A Night at The Ryman with Stephen King
Stephen King’s End of Watch Book Tour
The Ryman Auditorium, Nashville, Tennessee
June 11, 2016
by Blu Gilliand
As a born-and-bred Southerner, I knew that Nashville’s Ryman Auditorium was one of those places I was supposed to visit at least once in my life. Built in 1892 by a steamboat captain for the evangelist that led him to salvation, the Ryman Auditorium (originally known as the Union Gospel Tabernacle) soon became more than a church—it became a gathering place/entertainment hall, hosting everything from political rallies to opera to ballet to, beginning in 1943, the Grand Ole Opry. These days, the Ryman plays host to comedians, rock bands, country singers, and, yes, bestselling authors.
When I read that Stephen King would be stopping at The Ryman, a mere four hours from my front door, as part of his End of Watch book tour—and on a Saturday, no less—I knew it was a chance I couldn’t pass up.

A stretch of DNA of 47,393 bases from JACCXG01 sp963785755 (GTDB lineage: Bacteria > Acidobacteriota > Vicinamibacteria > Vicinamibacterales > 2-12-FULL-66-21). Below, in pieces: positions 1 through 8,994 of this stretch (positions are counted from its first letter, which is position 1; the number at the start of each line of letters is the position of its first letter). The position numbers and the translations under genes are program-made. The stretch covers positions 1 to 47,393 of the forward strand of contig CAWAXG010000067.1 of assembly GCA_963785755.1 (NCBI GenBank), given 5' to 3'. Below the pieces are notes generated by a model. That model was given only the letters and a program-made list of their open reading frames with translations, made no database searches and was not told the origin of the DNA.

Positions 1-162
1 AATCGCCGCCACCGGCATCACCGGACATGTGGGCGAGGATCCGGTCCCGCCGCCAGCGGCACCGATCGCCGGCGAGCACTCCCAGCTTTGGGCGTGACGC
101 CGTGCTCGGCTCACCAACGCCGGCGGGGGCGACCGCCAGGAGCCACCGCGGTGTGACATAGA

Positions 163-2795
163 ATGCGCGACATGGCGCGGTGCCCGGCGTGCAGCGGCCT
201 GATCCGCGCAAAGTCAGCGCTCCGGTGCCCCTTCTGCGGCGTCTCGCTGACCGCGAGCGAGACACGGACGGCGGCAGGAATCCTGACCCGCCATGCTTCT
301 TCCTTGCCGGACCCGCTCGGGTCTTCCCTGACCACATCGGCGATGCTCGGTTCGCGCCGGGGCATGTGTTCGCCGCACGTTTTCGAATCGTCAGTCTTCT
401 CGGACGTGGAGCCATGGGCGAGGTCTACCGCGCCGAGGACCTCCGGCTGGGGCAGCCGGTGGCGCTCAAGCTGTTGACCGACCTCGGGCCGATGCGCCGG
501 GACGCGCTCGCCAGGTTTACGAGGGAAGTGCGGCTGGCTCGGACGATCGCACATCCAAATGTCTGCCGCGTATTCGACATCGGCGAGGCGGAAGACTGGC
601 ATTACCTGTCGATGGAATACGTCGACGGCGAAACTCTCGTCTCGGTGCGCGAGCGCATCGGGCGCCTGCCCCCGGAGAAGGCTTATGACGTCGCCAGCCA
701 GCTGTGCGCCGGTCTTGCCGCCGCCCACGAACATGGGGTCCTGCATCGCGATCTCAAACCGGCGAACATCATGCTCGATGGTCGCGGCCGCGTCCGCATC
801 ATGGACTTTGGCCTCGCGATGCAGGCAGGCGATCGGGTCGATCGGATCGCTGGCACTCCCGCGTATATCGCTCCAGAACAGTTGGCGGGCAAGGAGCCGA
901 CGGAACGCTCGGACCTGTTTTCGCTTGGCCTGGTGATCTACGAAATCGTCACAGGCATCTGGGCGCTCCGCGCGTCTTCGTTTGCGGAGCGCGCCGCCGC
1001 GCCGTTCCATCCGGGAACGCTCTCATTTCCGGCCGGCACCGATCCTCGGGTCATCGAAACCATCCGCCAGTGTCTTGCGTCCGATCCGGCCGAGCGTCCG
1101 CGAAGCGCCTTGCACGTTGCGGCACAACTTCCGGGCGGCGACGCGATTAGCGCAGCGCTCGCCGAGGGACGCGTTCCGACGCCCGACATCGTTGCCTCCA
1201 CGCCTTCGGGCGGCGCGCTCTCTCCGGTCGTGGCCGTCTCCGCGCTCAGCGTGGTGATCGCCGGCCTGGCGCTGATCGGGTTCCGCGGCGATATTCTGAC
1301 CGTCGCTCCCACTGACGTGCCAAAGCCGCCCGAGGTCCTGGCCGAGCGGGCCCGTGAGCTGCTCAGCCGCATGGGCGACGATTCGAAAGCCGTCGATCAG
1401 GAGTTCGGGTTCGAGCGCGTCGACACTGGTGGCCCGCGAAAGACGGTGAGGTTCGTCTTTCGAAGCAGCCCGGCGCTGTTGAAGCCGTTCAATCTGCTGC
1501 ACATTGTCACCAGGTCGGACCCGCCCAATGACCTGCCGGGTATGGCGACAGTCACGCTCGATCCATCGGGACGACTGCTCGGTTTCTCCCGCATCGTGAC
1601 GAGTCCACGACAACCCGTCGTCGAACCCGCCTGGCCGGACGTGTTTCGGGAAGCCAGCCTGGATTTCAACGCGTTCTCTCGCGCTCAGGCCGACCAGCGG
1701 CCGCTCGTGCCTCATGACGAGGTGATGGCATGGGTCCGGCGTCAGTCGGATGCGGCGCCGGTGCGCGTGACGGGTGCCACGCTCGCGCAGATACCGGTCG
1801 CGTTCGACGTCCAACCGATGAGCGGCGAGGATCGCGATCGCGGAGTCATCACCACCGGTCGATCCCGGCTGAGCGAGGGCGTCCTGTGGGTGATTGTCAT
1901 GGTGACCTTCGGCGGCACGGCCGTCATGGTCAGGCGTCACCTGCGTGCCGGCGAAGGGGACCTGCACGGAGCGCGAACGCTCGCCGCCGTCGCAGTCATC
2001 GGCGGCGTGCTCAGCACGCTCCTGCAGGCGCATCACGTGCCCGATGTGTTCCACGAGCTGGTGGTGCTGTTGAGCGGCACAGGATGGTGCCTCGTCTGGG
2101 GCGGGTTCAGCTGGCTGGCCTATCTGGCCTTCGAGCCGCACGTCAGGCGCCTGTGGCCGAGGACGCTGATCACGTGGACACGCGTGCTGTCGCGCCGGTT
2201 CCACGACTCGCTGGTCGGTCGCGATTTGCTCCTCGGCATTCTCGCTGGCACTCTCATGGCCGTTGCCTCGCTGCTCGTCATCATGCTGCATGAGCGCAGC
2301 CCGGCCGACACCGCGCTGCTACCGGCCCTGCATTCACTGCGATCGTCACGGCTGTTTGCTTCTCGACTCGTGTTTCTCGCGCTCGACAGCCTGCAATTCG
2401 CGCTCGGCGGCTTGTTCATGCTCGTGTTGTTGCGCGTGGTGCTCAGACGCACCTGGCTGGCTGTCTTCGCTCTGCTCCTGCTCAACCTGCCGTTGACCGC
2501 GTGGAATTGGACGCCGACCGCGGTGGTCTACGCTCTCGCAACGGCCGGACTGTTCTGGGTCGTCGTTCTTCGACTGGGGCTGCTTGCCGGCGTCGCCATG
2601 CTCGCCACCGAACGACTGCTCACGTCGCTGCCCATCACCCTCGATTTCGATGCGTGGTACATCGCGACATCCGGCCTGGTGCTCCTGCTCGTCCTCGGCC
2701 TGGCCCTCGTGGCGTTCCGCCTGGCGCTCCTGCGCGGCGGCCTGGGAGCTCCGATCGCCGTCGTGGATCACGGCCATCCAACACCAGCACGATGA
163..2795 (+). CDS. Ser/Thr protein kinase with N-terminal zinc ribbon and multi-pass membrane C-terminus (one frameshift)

Although it would be my first trip to The Ryman, it wouldn’t be my first time seeing King in person. Back in November of 2009, I traveled to Atlanta, Georgia, where he was signing copies of Under the Dome at a
Barnes & Noble. While it was thrilling to stand right in front of my literary idol, it was an encounter that lasted all of 15 seconds—just enough time for King to scribble his name while I mumbled something about what an influence On Writing had been on my own work. He thanked me, I think, as the Barnes & Noble crew hustled me out of the way. Awesome? Yes, but kind of unfulfilling, too.
This time there would be no signing, but I was okay with that. I’d read enough reports about King’s talks (and watched enough of them on YouTube) to know that he is as entertaining in person as he is on the page. That’s the experience I wanted this time around.
King’s Nashville stop took place on June 11. A couple of things you should understand about Nashville that day: 1) It was hot, as in upper-90s hot; 2) it was smack dab in the middle of the 2016 CMA (Country Music Association) Music Festival, a week-long celebration of country music that packs an additional 80,000-100,000 people into the already-cramped downtown area. The Ryman stood at the epicenter of most